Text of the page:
Can Tim Mahoney work his marketing magic at Chevrolet?
Pet projects: One of Tim Mahoney's marketing successes has been Volkswagen's video of dogs barking out the “Imperial March” theme song from the Star Wars movie franchise.
Tim Mahoney, Chevrolet's new global marketing chief, knows something about putting spark into struggling brands and giving focus to confused marketing.
When he returned to Subaru of America in 2006 -- his second stint with the company -- he found a brand that had lost its way. Executives in Japan had upped sticker prices, aspiring to become the Japanese BMW. Marketing consisted of a mishmash of campaigns.
A quiet man with a wicked sense of humor, Mahoney and the team slashed prices and stopped using celebrities in Subaru's advertising. New ads concentrated on the brand -- mixed with a bit of goofiness. Subaru's market share has been surging ever since, and Mahoney became a hot commodity.
Now 56, he comes to General Motors after a two-year stint at high-flying Volkswagen of America. That was preceded by Subaru and a successful run at Porsche Cars North America.
At GM, Mahoney will be charged with unifying Chevy's splintered global marketing under the newly adopted "Find New Roads" campaign, which GM expects to underpin its largest brand for many years. GM also needs Mahoney to become a stabilizing force for a Chevy marketing enterprise that has been plagued by executive turnover and criticized as aimless.
Showing the love
Mahoney began his automotive career in 1984 as a marketing research analyst for Subaru of America. In the mid-1990s, he was part of the team that revived the brand by shifting all of its vehicles to all-wheel drive and giving it more recognition with ads featuring Australian actor Paul "Crocodile Dundee" Hogan and tennis star Martina Navratilova.
In 1999, Mahoney moved to Porsche as head of marketing, overseeing the launch of the Cayenne, Porsche's first SUV. He was a good fit at Porsche. He had lived in Austria and Germany as a student, was fluent in German and embraced Porsche's engineering-driven culture.
Subaru called in 2006, seeking help in getting the brand back on track. Mahoney ditched the celebrity ads that had included Lance Armstrong and Sheryl Crow. He focused on the tag line "It's what makes a Subaru a Subaru" and the much-copied "Love" campaign in which owners talked about why they loved their cars.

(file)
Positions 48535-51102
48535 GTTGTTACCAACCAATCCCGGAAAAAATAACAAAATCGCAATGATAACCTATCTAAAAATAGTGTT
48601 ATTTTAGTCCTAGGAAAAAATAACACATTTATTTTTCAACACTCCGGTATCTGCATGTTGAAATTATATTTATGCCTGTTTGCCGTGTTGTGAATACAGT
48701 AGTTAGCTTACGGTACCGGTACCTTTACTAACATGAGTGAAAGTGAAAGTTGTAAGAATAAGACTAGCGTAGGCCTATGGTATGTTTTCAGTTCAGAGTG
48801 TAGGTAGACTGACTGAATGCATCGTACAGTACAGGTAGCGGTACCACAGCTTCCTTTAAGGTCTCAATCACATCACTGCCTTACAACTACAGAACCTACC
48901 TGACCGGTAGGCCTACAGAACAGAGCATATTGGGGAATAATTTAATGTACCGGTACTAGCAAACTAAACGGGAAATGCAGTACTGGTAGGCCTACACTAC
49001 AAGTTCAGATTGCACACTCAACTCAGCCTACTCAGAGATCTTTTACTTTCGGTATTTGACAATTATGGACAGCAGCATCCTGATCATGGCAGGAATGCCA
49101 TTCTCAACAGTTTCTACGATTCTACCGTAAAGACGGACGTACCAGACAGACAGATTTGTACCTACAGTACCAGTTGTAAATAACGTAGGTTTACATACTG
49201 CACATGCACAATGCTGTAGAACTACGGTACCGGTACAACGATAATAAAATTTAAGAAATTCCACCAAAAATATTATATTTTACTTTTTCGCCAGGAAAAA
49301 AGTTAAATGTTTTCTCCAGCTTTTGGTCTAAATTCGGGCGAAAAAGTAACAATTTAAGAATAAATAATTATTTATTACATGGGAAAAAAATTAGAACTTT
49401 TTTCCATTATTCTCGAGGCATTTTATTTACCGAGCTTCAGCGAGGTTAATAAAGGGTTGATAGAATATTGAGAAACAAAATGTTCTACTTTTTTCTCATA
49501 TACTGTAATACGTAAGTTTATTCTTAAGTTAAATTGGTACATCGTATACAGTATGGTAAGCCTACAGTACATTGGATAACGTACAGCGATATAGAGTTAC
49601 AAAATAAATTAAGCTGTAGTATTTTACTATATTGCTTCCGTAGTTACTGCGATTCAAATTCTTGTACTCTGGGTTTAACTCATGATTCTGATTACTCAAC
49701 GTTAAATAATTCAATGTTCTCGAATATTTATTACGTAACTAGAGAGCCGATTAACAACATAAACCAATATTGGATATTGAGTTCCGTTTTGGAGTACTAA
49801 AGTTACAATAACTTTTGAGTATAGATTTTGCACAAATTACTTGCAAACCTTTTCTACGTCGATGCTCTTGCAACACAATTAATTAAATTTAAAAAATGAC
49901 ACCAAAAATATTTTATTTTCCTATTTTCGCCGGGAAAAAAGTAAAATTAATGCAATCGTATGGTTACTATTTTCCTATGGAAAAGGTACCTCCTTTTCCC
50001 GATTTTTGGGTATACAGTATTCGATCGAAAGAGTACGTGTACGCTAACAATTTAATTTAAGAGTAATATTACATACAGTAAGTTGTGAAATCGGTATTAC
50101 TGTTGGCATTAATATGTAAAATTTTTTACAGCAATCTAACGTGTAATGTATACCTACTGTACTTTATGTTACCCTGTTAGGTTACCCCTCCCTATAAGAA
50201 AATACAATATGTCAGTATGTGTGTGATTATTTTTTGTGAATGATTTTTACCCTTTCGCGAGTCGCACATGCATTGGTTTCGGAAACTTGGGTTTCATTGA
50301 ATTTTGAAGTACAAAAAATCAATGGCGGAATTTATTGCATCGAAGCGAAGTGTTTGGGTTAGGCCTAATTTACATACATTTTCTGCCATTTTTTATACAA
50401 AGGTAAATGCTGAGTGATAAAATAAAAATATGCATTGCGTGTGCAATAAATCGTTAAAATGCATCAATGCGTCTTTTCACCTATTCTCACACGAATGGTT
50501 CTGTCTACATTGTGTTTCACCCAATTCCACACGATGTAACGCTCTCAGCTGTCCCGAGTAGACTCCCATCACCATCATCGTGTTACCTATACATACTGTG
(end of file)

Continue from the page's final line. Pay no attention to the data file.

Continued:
And he kept his innovative approach. While other automakers fought it out during the Super Bowl, Subaru began sponsoring the Animal Planet Puppy Bowl in 2010. The annual event, which runs on the cable network during the football game, features little doggies falling over each other on a pseudo football field for three hours.
"Not one dealer asked us why we weren't in the Super Bowl," Mahoney said in 2011.
With Subaru's sales soaring, Mahoney was named chief marketing officer of Volkswagen of America in May 2011.
Mahoney oversaw the successful launch of the U.S.-built Passat in 2011. Last year, VW division sold 438,133 units, up 35 percent, far outpacing the overall market.
At VW, he kept the focus on "the Power of German Engineering" and stuck with offbeat humor in the advertising. A video tease to VW's 2012 Super Bowl commercial featured dogs barking out the "Imperial March" theme song, also called Darth Vader's theme, from the Star Wars movie franchise.
At Chevy, Mahoney will have a much larger scope. Elevating the Chevy brand into a true global player is a central goal of GM CEO Dan Akerson. Last year, he encouraged Joel Ewanick, then GM marketing chief, to execute a massive consolidation of Chevrolet's creative ad agencies from dozens to just one, Detroit's Commonwealth.
GM also consolidated its media-buying duties globally under London-based Aegis' Carat unit. Mahoney will handle media buying for all GM brands under his dual role as marketing operations leader.
Mahoney will enter a management structure that is in flux. He'll report to Alan Batey, a high-energy Brit who serves as both head of GM's U.S. sales and interim global chief marketing officer. It's unclear whether Batey will remain as chief marketing officer, whether someone else will get the job or whether it will go unfilled.
Also, Akerson has said he's considering the appointment of an executive to run Chevy globally, similar to the setup he installed recently when he tapped Bob Ferguson as global vice president of Cadillac.
Taking on marketing responsibilities for the sprawling bow-tie brand is a big job. Last year, global Chevy sales hit a record 4.95 million units across 140 countries and represented 54 percent of GM's global sales.
And Chevy is embarking on the busiest vehicle launch schedule in its 102-year history. It will roll out 13 new or redesigned models in the United States this year, including its next-generation Silverado pickup, and plans another dozen rollouts overseas.
It's a challenge even for the most seasoned marketing veteran.
Mahoney on more than one occasion has called himself a dinosaur in the auto advertising and marketing world because he has been at it since 1984. After joining VW, he expressed surprise that his career had lasted as long as it had: "Chief marketing officer life expectancy is measured like babies in months. I have been doing this since I was 39. I have seen it all."
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